Excel Fun—Build 3D graphics from a spreadsheet

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Today’s post was written by Carl Kadie, Ph.D., a research developer in Microsoft Research.

How Excel helps to understand 3D graphics

From video games to movie special effects, 3D graphics drives today’s entertainment. But how do 3D graphics work? How does the computer know where on the screen to put the little dots of color? Motivated by simple curiosity, I wanted to understand this. And for me, to understand means to make an Excel spreadsheet. This article should interest you, too, if you are curious about 3D graphics. It also serves as an example of how Excel can make something as complex as 3D graphics as simple as a few worksheet cells connected by multiplication and addition.

In the end, I didn’t replicate Halo, but I did get lovely cube that I can control by changing a few numbers in Excel. For example, one cell tells how many degrees to rotate the cube. When I change the value in that cell from 20 degrees (figure on left) to 5 degrees (figure on right), the cube changes:

Fun with Excel 1Fun with Excel 2

You can try it, too. In the embedded spreadsheet below, change the value in yellow, press Enter and to see how the figure changes. Alternatively, download the spreadsheet and play with it in Excel by changing the values in yellow.

 The key to the puzzle—rotate a square

Inspired by Einstein’s quote, “Everything should be made as simple as possible, but not simpler,” I set a goal to create and rotate a 2D square. But how in Excel do you even draw a square (let alone rotate it)? We don’t typically think of Excel as a drawing program. Its XY (scatter) chart, however, you can take a list of points (each with an x- and y-coordinate) and connect the dots. So, I listed a square’s center point and its four corners (figure on left): and Excel gave me this (figure on right):

Fun with Excel 3Fun with Excel 4

Now that I had my square, I needed to figure out how to rotate it. Happily, a Wikipedia article told me exactly what to do. Sadly, the article is written in the language of matrix mathematics, so I had to convert the instructions into a 2 x 2 table and then apply the multiplication and addition. Here is what I did:

Created a place to input the number of degrees we want the square to rotate. In the spreadsheet, this is cell C43 and I highlighted it in yellow and gave it value of 10.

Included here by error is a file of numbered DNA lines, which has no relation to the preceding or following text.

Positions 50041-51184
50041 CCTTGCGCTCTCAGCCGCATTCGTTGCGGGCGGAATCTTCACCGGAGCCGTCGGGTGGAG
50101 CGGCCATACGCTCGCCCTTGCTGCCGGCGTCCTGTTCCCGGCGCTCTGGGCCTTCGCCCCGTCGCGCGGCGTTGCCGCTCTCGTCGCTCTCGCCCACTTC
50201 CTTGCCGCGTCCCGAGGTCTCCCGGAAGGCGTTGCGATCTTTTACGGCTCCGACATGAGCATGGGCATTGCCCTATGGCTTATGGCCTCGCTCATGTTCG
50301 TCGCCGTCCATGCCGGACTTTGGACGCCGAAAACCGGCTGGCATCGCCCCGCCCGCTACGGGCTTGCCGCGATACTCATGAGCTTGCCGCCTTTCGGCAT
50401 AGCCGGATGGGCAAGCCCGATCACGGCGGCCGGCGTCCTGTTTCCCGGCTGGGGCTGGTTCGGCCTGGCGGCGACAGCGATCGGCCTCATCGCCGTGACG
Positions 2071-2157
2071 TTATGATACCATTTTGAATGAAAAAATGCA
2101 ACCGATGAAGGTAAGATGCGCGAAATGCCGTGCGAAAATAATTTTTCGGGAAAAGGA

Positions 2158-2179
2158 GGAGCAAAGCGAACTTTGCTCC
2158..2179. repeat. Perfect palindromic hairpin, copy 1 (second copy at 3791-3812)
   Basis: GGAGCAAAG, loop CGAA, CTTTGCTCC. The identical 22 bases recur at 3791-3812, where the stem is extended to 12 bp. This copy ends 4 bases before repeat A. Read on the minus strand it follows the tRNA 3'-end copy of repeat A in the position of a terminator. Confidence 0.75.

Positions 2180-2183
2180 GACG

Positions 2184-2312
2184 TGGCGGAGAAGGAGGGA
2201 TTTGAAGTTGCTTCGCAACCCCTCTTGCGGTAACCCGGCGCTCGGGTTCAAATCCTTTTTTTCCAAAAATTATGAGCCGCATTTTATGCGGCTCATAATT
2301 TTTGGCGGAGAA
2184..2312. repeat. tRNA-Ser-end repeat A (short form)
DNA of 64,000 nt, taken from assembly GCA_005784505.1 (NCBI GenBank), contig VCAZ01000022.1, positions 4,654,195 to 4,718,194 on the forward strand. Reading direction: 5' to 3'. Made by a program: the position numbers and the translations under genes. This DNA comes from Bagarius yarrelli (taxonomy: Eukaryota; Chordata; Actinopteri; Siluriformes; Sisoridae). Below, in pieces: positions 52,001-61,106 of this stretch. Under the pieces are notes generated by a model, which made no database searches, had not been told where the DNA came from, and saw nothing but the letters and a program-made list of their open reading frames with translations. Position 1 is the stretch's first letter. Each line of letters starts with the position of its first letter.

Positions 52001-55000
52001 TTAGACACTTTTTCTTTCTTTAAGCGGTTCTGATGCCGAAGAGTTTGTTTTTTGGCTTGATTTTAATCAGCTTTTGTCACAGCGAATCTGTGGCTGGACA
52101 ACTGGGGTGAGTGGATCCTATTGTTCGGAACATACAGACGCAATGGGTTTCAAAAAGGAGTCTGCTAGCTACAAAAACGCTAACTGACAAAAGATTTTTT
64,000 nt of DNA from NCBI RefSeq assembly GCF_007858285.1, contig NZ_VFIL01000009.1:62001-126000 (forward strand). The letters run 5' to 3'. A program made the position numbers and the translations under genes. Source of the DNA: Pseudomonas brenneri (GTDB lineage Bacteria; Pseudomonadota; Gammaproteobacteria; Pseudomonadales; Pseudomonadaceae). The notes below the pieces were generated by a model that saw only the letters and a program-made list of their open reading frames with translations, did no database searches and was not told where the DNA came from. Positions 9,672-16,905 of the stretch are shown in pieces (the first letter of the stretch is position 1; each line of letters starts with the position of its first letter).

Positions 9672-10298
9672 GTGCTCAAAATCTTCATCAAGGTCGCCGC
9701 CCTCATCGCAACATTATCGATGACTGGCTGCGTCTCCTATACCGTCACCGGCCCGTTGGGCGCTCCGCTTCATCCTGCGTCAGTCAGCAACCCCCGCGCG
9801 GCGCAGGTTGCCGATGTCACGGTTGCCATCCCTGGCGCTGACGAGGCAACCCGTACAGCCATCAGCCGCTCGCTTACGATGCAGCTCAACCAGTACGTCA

Fun with Excel 5Next, I created a 2 x 2 “rotation matrix” with formulas, from the Wikipedia article, which used only cell C43.

Fun with Excel 6

Given an input of 10 degrees, the formulas result in these numbers:

Fun with Excel 7The first row says that to create a new x-coordinate for a point, take .985 of its old x-coordinate and .174 of its old y-coordinate. Similarly, the second row says that to create a new y-coordinate for a point we take -.174 time its old x-coordinate plus .985 of its old y-coordinate.

Doing this multiplication and addition for each of the points resulted in a second table of points. (Notice the first point was <0,0> before and is <0,0> after. I discovered, unsurprisingly, that rotating something at the center of the universe doesn’t change its position.) When I plotted the new table of points, I saw my rotation!

Fun with Excel 8Fun with Excel 9

Changing the input from 10 degrees to –20 degrees, shifted the cube:

Fun with Excel 10

Again, you can try this in following embedded spreadsheet. Simply, change the value in yellow, press Enter and see how the figure changes.

After I got 2D rotation working, the rest followed the same pattern and fell into place. When you open the spreadsheet, you’ll see the 2D rotation, then the 2D translation and finally 2D scaling. Tabbing to the second worksheet, you’ll find the 3D cube, which starts with a cube (defined with one center point and 16 corner points), three rotations (because in 3D there are three ways to rotate), translation, scaling and then a couple of ways to do perspective.

Beyond graphic rotation

This spreadsheet confirmed for me that Excel is a great tool for understanding. Humankind took two thousand years to grasp exactly how to represent our 3D world in 2D. I’m amazed that much of that knowledge can be captured in this relatively simple spreadsheet.

In my professional work—from recommending TV shows, classifying junk email and designing HIV vaccines—my collaborators and I often prototype our ideas in Excel. By making every value visible and explorable, we avoid problems and discover shortcuts. It’s also often how we communicate person-to-person and it’s how we communicate with “our future selves” by giving us something to go back to and test against.

So, if you want to understand something, make an Excel spreadsheet!

—Carl Kadie